In a shining example of how even a blind squirrel can occasionally stumble across ACORN, former Pennsylvania senator and presidential candidate Rick Santorum offered a rather insightful critique of the unsuccessful 2012 presidential campaign of Mitt Romney. Santorum basically said that making Barack Obama’s (in)famous “You didn’t build that” comment the centerpiece of the campaign was, well, stupid.
Remembering the parade of business owners that spoke at the Republican Convention, Santorum told a room full of conservative activists,
“One after another, talked about the business they had built. But not a single—not a single —factory worker went out there […] Not a single janitor, waitress or person who worked in that company! We didn’t care about them. You know what? They built that company too! And we should have had them on that stage.”
Santorum continued, “When all you do is talk to people who are owners, talk to folks who are ‘Type As’ who want to succeed economically, we’re talking to a very small group of people,” he said. “No wonder they don’t think we care about them. No wonder they don’t think we understand them. Folks, if we’re going to win, you just need to think about who you talk to in your life.”
He’s not the only conservative picking up on this. At Ricochet, blogger Mollie Hemingway observed, “This makes so much sense to me that I am confused as to how the GOP and Romney messed it up so badly last year.”
It’s not confusing at all if you look at it as part of a pattern.
One of the issues that ran under the radar in the 2012 presidential campaign was unemployment insurance. With unemployment hovering just below 10 percent, Obama and congressional Democrats extended unemployment benefits for up to two years. Republicans protested vehemently that the extension just discourages the unemployed from getting jobs, either forgetting that the high unemployment rate suggested there were few jobs to be had or simply ignoring it because, don’cha know?, businesses have to pay unemployment, and we can’t have that, now can we?
That pattern has continued into this year, with the scam surrounding “bipartisan comprehensive immigration reform.”
Unlike most issues, in which there is usually a split between the left and the right, “bipartisan comprehensive immigration reform” has created a split between the political class in Washington and pretty much everyone else. While polls indicate majority support for “bipartisan comprehensive immigration reform,” the current version thereof does nothing the public wants (secure the border, deport illegal aliens who have committed crimes) and everything the public does not want (amnesty, tax refunds for illegal aliens, no hard requirement to learn English.) And, yes, it’s amnesty. When politicians have to twist themselves into Cirque du Soleil shapes to explain why it’s not amnesty, it’s amnesty.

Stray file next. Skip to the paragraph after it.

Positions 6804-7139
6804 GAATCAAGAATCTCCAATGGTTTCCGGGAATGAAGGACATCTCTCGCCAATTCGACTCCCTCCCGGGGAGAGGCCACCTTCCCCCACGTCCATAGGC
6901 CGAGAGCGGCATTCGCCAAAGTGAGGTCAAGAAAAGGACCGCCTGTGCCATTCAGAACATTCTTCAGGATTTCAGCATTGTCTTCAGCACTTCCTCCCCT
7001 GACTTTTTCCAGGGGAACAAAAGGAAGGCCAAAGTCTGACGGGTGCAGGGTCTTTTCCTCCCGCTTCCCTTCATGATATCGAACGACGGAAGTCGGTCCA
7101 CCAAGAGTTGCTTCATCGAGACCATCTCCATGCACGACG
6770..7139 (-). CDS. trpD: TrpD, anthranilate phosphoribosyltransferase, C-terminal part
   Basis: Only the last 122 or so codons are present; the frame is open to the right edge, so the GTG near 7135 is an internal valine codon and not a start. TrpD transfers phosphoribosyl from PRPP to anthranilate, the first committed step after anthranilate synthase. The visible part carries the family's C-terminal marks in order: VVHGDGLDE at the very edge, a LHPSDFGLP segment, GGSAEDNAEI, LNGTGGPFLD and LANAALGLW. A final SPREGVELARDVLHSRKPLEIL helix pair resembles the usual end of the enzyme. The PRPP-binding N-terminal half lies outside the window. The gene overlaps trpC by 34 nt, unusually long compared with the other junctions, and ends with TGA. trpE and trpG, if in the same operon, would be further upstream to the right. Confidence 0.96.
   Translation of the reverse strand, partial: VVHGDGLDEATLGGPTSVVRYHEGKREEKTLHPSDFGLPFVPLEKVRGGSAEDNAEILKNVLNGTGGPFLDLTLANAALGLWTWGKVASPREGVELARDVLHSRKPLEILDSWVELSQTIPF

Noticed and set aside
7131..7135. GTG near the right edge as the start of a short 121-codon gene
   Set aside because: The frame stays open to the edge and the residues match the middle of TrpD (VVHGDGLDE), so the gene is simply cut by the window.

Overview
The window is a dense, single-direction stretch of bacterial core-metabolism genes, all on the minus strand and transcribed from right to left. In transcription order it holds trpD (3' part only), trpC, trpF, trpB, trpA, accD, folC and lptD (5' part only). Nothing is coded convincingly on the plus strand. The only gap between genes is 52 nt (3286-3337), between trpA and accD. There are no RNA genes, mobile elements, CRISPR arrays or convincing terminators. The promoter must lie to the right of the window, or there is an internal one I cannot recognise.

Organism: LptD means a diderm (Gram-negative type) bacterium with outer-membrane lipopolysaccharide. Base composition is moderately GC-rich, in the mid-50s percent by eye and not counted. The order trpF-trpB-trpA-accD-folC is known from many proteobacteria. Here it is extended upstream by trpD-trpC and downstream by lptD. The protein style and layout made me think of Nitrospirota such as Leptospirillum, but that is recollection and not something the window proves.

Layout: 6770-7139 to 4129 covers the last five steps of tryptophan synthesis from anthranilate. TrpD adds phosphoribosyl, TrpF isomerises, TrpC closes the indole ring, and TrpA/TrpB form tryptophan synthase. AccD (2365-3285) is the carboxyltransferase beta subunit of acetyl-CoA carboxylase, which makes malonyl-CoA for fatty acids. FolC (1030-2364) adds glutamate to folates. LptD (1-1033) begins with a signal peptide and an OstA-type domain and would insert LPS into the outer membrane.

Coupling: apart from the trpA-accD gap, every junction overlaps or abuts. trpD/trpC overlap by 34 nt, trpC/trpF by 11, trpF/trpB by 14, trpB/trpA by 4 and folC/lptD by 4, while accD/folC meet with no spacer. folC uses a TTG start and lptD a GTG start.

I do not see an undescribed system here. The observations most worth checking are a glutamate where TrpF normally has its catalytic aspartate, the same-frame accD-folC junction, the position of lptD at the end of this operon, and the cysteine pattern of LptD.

In fairness, Congressional Republicans are not entirely alone in this, as with the “bipartisan comprehensive immigration reform” Congressional Democrats are just as bad. The current “comprehensive immigration reform” bill, S. 744, is Washington selfishness at its finest. The Latino vote remains critical for both parties. Further, business interests lie in keeping down the cost of labor as well. No one seems to be able to explain or even attempt to explain how “comprehensive immigration reform” will benefit the current citizens of the United States. And that is a major, major problem.
The basic law of supply and demand holds that the more of something exists, the cheaper it is. The less of something exists, the more expensive it is. Unless you’re a Washington Democrat, you probably know this already.
So, when you dump 11 million new legal workers on the job market, wages are going to go down. A lot. The Congressional Budget Office (whose logo looks suspiciously like that of Omni Consumer Products) has already admitted as much. But it has also admitted that the returns for investors will go up. Now, which do you think our political class sympathizes with more: workers or investors? Santorum pretty much answered that question on behalf of Republicans.
As did Florida Senator Marco Rubio, one of the major backers of the S. 744 “comprehensive immigration reform” legislation. One of the senator’s aides in a quote not for attribution actually said this to a reporter:
“There are American workers who, for lack of a better term, can’t cut it. … There shouldn’t be a presumption that every American worker is a star performer. There are people who just can’t get it, can’t do it, don’t want to do it. And so you can’t obviously discuss that publicly.”
So, if you don’t have a job, it’s your own fault. Not the economy, not government regulation (always a GOP bugbear), not a hostile boss or work environment. Yours. According to Marco Rubio's aide, you’re just a loser, so we have to bring in cheap foreigners to replace you.
There, don’t you feel much better now? Doesn’t that make you wanna go out and support Marco Rubio and his “comprehensive immigration reform?”
Again, while the Democrats in office also bear some blame on the “comprehensive immigration reform” that can only hurt American workers, they do not have a pattern of denigrating American workers like their Republican colleagues do.
If you’re unemployed it’s your fault. You’re too lazy. You’re too stupid. You don’t deserve unemployment insurance. You want too much money, too many benefits, too few working hours. How do you expect your boss to survive when you want all that? You’re such a loser that we have to bring in cheap foreigners to replace you. That’s how the GOP line comes off to voters.
Rick Santorum complained that at the convention last year Republican presidential candidates gave the impression they don’t care about workers.
Maybe it’s because they don’t.